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U.S. House of Representatives at daybreak, Jan. 22, 2012.  Photo by Mark Noel (mark.noel@mindspring.com).
Can you tell our pictures apart? Just us in the House here this week.
Recapping Last Week in Congress

The House was not in session last week. So, good. I'm trying to take a vacation this week.

Major happenings in the Senate included the confirmation of Paul J. Watford to the 9th Circuit Court of Appeals, the passage of the FDA user fees bill, the "failure" (with 51 votes) of the student loan bill, and the filing of cloture on the motion to proceed to the Paycheck Fairness Act.

This Week in Congress

The House is back in session this week, but thanks to the holiday weekend, they'll be coming in on Wednesday instead of the normal Tuesday return. Then they're back out of here again on Friday. Is it worth coming back to DC for just a few days like that? Well, it's appropriations season, so there's always lots of work to do, even though a lot of the House's appropriations bills are likely to face veto threats, since they'll mostly be working with numbers that throw wrenches into the works of the existing budget deal that came out of last summer's debt ceiling deal, and were ratified in the Budget Control Act.

That's something to keep in mind over the next several weeks, as the House works its way through their appropriations bills. House Republicans are working under the assumption that the relevant guidelines for spending are those contained in the plan they "deemed" adopted a few weeks ago. Congressional Democrats and the White House are working under the assumption that the relevant guidelines for spending are those contained in the Budget Control Act. So you literally have two sides reading from entirely different scripts. It'll be... interesting... to see how they resolve this. To say the very least.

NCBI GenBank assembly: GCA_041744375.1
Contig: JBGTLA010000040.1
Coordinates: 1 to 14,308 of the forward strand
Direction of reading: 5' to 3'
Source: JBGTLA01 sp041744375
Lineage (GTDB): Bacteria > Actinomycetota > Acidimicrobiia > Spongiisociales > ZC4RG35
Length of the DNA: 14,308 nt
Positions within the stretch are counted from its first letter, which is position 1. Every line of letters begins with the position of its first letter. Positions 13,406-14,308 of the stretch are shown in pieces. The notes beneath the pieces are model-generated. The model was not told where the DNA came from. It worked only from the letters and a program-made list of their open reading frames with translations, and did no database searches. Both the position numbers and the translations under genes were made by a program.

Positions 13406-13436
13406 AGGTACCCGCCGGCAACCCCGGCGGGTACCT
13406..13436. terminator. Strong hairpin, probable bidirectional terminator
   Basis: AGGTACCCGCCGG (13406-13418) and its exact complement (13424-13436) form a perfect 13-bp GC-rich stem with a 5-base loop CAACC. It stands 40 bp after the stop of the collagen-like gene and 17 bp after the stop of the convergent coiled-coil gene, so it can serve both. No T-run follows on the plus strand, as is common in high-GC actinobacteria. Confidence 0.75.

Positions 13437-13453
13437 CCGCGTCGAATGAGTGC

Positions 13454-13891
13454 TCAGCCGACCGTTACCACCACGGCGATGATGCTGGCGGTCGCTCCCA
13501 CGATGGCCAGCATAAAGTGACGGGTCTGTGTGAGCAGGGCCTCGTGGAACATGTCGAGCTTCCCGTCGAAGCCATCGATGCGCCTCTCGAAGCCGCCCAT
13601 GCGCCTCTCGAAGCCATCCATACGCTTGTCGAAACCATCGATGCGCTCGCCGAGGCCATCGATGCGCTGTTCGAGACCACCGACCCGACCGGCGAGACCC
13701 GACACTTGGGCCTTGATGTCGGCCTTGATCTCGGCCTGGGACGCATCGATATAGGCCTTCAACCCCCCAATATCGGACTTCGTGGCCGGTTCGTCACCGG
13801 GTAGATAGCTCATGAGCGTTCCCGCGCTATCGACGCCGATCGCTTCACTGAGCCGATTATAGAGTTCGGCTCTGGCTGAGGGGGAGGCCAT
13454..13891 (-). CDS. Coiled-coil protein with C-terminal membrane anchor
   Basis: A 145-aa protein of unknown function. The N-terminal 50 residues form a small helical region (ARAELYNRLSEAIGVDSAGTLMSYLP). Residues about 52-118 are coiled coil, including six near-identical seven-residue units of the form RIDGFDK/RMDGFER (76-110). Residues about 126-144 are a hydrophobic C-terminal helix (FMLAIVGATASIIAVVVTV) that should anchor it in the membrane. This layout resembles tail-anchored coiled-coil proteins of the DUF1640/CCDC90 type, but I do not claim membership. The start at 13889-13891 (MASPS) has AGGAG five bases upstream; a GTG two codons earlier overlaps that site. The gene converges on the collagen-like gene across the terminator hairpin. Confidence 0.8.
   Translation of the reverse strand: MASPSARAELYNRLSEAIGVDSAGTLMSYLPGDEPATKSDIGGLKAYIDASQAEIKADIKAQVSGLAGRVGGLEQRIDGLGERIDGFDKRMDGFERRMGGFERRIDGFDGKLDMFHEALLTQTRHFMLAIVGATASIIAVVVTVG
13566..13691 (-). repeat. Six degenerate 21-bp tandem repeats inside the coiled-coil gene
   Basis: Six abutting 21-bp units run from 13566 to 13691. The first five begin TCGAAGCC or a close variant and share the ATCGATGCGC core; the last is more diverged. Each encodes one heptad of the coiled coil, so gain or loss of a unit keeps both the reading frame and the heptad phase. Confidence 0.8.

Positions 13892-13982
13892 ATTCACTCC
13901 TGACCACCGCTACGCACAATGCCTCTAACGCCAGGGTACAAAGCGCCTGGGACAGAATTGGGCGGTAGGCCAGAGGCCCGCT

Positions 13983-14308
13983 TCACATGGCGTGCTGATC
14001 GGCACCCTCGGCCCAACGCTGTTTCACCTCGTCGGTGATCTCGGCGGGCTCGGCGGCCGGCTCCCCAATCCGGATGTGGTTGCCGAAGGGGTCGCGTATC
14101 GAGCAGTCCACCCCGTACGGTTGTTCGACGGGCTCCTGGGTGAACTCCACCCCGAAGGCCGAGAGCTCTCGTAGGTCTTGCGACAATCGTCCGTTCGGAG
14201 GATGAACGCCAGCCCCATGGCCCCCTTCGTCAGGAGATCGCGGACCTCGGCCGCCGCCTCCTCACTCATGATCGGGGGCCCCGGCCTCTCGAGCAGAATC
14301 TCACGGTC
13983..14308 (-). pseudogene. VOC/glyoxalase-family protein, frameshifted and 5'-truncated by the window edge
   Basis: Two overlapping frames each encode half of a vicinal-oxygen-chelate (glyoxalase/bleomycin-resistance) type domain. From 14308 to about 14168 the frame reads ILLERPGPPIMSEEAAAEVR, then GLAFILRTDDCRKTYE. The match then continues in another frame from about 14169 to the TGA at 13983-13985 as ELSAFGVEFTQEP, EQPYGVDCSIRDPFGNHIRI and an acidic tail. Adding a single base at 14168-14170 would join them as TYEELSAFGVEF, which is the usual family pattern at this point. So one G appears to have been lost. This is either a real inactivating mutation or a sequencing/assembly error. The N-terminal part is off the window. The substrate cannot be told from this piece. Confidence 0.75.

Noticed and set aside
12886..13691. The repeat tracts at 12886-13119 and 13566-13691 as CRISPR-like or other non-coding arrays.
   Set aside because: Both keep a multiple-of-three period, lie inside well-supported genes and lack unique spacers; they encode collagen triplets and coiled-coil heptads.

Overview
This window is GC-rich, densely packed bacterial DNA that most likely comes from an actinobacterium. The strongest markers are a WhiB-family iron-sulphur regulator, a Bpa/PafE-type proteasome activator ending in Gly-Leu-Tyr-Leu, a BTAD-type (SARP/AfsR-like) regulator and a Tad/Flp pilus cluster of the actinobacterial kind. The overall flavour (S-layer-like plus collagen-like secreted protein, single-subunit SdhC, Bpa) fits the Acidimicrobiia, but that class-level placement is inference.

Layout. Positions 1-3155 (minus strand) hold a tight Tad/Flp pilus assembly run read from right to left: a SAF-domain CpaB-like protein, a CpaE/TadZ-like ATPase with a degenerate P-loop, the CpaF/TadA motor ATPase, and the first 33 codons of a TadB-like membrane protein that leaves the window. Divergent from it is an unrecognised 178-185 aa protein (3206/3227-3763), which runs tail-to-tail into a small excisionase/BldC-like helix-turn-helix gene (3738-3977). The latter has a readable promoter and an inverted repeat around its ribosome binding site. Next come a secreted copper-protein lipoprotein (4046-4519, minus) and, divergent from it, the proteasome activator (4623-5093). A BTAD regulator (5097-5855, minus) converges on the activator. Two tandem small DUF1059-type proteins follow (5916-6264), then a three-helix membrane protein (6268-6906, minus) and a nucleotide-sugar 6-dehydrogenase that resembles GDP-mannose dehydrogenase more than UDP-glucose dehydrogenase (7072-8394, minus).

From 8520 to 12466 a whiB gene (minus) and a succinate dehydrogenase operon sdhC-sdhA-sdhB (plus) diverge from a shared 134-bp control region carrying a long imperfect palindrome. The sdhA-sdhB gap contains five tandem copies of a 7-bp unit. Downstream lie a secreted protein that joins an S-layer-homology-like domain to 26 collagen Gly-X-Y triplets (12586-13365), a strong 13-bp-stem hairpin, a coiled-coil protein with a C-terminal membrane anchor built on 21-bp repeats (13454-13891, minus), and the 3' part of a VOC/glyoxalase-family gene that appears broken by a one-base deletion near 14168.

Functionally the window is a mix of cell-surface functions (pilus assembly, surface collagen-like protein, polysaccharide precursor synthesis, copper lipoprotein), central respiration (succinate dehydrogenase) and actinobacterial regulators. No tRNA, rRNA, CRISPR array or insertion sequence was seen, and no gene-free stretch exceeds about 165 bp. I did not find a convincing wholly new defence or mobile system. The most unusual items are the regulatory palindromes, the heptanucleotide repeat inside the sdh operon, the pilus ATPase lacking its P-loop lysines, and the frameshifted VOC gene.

The week actually begins with a slate of suspension bills, the first of which appears to be a House version of the FDA bill just passed in the Senate. Which is to say that they appear to be attempting the same play as with the VAWA, with the House ignoring the Senate's bill and passing its own, forcing the Senate to disagree with the House and request a conference, instead of vice versa. Also among the suspension bills, perhaps the most pretentiously-named measure of the year: Rep. Trent Franks' (R-AZ-02) "Susan B. Anthony and Frederick Douglass Prenatal Nondiscrimination Act." Naturally, it's an anti-abortion bill. Because what else would a House Republican be up to during appropriations season?